Letting Famous People Interact Online? Patented! Twitter Sued

from the oh-come-on dept

Mike Wokasch accidentally alerted us to the news that Twitter is being sued for patent infringement over what may be one of the most ridiculous patents we've seen in a long time. The patent, 6,408,309, is for a "method and system for creating an interactive virtual community of famous people." And yes, the USPTO actually approved this.

Reading through the claims, however, not only suggest that this patent never should have gotten anywhere near being approved, but also raises serious questions about how Twitter infringes. What's patented sounds more like a community in which people compete to be recognized as leaders in specific fields. Twitter is just a communications platform -- it has very little of what's actually described in the claims of the patent. But for the regular patent system defenders in the crowd, can someone explain how this could possibly be seen as patentable? An interactive virtual community of famous people? Seriously?

Wokasch also points out that the "inventor" (and I use that term loosely) is a patent attorney himself. Amusingly, the copyright notice on his website says "Copyright 1999 - 2001" suggesting it's not updated very often.




Reader Comments (rss)

(Flattened / Threaded)

  1.  
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    Richard (profile), Jan 21st, 2011 @ 8:24am

    Patented

    Not Patened - presumably...

     

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  2.  
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    btrussell (profile), Jan 21st, 2011 @ 8:38am

    Ridiculaculous!

    Famous: widely known. Do facebook friends count?
    Famous: honored for achievement. Including scholarly(such as high school awards)?

    Since when is twitter just for "famous" twits?

     

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  3.  
    identicon
    Anonymous Coward, Jan 21st, 2011 @ 8:52am

    Posting typo corrections on a blog has already been patented by me.
    Richard, please pay up or be sued.

     

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  4.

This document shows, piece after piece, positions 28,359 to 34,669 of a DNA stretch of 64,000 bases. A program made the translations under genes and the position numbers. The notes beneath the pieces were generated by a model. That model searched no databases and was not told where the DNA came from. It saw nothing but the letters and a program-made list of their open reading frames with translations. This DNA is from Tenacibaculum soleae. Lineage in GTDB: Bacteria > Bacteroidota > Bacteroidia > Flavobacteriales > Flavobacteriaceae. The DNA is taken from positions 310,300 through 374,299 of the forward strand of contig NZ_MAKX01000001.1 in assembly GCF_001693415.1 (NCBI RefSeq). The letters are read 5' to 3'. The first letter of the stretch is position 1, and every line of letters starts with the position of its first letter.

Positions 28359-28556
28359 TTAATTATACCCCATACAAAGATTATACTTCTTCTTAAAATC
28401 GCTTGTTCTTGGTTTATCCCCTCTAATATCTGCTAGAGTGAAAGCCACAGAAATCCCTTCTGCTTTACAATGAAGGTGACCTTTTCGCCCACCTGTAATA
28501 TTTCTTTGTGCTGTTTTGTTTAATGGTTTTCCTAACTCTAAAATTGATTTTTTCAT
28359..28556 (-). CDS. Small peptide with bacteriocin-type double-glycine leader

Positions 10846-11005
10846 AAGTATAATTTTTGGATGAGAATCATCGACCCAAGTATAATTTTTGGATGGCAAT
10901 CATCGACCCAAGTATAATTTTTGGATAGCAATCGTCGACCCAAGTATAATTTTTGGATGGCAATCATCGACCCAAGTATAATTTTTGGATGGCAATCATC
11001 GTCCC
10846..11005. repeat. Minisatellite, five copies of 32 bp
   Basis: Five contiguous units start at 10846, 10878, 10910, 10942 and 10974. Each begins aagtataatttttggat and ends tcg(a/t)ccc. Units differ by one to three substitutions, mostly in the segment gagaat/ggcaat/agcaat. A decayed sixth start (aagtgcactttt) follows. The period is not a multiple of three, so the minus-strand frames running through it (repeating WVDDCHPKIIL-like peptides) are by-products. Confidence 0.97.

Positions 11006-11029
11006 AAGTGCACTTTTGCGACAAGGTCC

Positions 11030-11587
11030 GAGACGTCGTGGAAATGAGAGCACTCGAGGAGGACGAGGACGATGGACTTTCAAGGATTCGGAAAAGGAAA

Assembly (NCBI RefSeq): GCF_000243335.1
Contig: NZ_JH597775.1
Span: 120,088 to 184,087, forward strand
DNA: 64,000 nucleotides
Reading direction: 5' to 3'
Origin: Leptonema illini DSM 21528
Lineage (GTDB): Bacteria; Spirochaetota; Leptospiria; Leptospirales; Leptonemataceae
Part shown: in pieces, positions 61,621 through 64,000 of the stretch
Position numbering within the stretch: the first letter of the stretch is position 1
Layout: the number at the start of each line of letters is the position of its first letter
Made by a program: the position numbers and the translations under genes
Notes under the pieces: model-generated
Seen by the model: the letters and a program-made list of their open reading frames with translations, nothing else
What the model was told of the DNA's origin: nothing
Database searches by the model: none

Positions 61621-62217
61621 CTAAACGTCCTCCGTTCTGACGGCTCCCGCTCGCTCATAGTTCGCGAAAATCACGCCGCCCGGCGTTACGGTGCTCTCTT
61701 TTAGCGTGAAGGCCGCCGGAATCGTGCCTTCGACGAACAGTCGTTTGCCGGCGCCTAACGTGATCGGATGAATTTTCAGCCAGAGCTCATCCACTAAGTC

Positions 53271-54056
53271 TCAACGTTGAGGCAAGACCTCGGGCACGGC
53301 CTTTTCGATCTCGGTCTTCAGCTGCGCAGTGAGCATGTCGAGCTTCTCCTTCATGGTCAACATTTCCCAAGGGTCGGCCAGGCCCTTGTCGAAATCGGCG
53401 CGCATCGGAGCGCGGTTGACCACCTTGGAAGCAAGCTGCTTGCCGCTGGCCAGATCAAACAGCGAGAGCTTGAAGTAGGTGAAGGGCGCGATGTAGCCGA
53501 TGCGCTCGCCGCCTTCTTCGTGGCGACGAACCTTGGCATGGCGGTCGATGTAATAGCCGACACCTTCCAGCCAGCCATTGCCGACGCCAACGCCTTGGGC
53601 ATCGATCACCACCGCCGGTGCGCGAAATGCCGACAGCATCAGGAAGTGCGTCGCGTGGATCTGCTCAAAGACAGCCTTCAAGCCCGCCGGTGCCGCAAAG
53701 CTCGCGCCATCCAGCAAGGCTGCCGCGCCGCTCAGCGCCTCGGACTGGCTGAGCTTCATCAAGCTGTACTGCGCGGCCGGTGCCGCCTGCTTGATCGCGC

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    Dark Helmet (profile), Jan 21st, 2011 @ 8:52am

    Re: Patented

    Also, too many commas...

     

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  5.  
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    Anonymous Coward, Jan 21st, 2011 @ 9:02am

    Patenting stupid idea should be patented.

     

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  6.  
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    Jimr (profile), Jan 21st, 2011 @ 9:04am

    Further proof USPTO is just a registry

    Further proof USPTO is just a registry service. They do not have the resource or skills to validate the patents so accept them all and then shift the cost to dispute them to the courts and challengers to cover the cost of actually validating them.

    They just need to add in little caveat that requires the patent must be provable (repeatable and/or implementable) and in use (or schedule to be in use) only by the proposed patent holder.

     

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  7.  
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    another mike (profile), Jan 21st, 2011 @ 9:09am

    wrong target

    Sounds like the "inventor" just joined Twitter and thought they were running the Shorty Awards he kept reading about.

     

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  8.  
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    :Lobo Santo (profile), Jan 21st, 2011 @ 9:18am

    Re:

    Probably already is...

     

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  9.  
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    Will Sizemore (profile), Jan 21st, 2011 @ 9:20am

    I think he was screwing around when he asked for the original patent and then figured out that with this stunt he can get in on the patent/copyright wars and make a name for himself. If he wins, he can gain clients. If he loses, he can still gain clients because he will know more about the system.

    Even still, didn't IRC have famous people chat LONG before this?

    What about SMS/MMS?

    What about collaborative appearance on television and radio?

    What about summits and conferences?

    Not only is this proof that the USPTO is nothing more than a registry service, but so is the friggin' American Bar Association!

     

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  10.  
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    Bas Grasmayer (profile), Jan 21st, 2011 @ 9:20am

    "What's patented sounds more like a community in which people compete to be recognized as leaders in specific fields."

    Sounds a bit like Quora ;-)

     

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  11.  
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    John Duncan Yoyo, Jan 21st, 2011 @ 9:21am

    Re: